Towards the end, Angelo was cashing in $17,000,000 worth of stock options every five days, and he practically walks scot-free.
From the nytimes.com:
Angelo R. Mozilo, the former chief executive of Countrywide Financial, once the nation’s largest mortgage lender, agreed to pay $67.5 million on Friday to settle a civil fraud case brought by the Securities and Exchange Commission last year. Countrywide itself is paying $20 million of Mr. Mozilo’s $67.5 million payment as part of an indemnification agreement he has with the company.
Earlier this year, Goldman Sachs paid a $550 million fine to settle securities fraud charges. Securities regulators are also investigating former senior executives at Merrill Lynch for possible securities fraud.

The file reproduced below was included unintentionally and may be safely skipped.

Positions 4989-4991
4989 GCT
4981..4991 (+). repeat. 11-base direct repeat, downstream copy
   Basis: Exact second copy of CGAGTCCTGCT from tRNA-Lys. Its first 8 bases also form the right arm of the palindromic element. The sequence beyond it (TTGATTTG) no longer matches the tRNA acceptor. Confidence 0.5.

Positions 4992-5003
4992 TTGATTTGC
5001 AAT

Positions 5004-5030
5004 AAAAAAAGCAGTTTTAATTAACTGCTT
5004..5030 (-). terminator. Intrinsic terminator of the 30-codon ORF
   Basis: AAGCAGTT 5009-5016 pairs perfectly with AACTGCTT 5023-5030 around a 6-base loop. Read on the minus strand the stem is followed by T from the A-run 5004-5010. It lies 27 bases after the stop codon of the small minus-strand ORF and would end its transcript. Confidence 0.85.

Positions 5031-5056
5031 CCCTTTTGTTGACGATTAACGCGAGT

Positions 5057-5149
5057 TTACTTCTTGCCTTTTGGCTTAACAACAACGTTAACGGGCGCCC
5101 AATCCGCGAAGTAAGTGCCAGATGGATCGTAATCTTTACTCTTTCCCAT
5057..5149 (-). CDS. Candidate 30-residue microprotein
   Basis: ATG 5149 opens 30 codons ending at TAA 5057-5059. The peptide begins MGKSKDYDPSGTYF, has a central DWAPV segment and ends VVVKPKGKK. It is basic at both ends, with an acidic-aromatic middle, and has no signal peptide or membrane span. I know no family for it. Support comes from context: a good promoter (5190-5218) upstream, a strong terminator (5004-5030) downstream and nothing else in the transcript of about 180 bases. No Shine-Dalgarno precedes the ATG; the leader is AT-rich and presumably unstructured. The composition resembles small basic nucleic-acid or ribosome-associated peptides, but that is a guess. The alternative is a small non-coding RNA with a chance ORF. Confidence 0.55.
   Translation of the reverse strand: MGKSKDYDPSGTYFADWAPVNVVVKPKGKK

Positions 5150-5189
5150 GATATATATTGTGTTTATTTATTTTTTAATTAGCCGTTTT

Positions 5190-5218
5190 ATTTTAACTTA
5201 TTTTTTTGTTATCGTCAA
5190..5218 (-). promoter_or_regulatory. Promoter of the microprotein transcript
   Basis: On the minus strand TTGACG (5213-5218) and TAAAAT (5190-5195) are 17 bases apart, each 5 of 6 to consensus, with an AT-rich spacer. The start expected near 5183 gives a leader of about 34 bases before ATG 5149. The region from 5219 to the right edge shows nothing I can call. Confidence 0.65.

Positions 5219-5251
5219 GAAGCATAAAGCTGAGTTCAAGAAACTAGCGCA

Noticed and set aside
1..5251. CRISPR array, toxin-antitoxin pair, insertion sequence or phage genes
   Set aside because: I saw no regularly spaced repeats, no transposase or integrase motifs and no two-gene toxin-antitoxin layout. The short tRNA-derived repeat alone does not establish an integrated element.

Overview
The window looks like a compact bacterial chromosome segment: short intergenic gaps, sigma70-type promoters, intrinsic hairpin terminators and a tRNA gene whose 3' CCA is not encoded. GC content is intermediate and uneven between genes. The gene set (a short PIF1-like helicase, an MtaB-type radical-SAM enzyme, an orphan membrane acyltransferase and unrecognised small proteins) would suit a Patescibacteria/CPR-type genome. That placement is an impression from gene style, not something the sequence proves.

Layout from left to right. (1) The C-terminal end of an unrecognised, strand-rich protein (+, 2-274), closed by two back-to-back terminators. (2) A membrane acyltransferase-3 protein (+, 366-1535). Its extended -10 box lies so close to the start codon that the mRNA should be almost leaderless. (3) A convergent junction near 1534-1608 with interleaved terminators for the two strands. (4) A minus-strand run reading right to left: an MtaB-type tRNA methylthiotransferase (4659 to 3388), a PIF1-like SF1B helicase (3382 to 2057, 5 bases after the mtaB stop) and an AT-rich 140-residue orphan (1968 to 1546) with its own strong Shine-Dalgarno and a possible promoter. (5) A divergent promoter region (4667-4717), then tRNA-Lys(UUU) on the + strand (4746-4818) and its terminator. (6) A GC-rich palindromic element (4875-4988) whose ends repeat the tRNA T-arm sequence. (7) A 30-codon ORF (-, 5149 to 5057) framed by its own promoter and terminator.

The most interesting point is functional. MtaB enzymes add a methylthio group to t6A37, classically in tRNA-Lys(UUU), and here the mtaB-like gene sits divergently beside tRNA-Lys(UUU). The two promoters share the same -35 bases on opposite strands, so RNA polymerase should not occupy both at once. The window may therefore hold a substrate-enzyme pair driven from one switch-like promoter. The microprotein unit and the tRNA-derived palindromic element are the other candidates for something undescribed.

The deal came just four days before a jury trial was scheduled to begin in Los Angeles. David Sambol, the former president of Countrywide, and Eric Sieracki, the former chief financial officer, were also sued by the S.E.C. Both men settled their cases Friday as well; Mr. Sambol agreed to pay $5.52 million and Mr. Sieracki consented to $130,000. Mr. Sambol also is barred for three years from serving at a public company.
Mr. Mozilo’s agreement with the government is a humbling moment for one of the country’s most audacious and flamboyant financiers.
For years, Mr. Mozilo was among the highest-paid executives in America and his S.E.C. fine is a fraction of the vast wealth he amassed running Countrywide. In one eight-year period, from 2000 until he left the company in 2008, Mr. Mozilo received total compensation of $521.5 million, according to Equilar, a compensation research firm.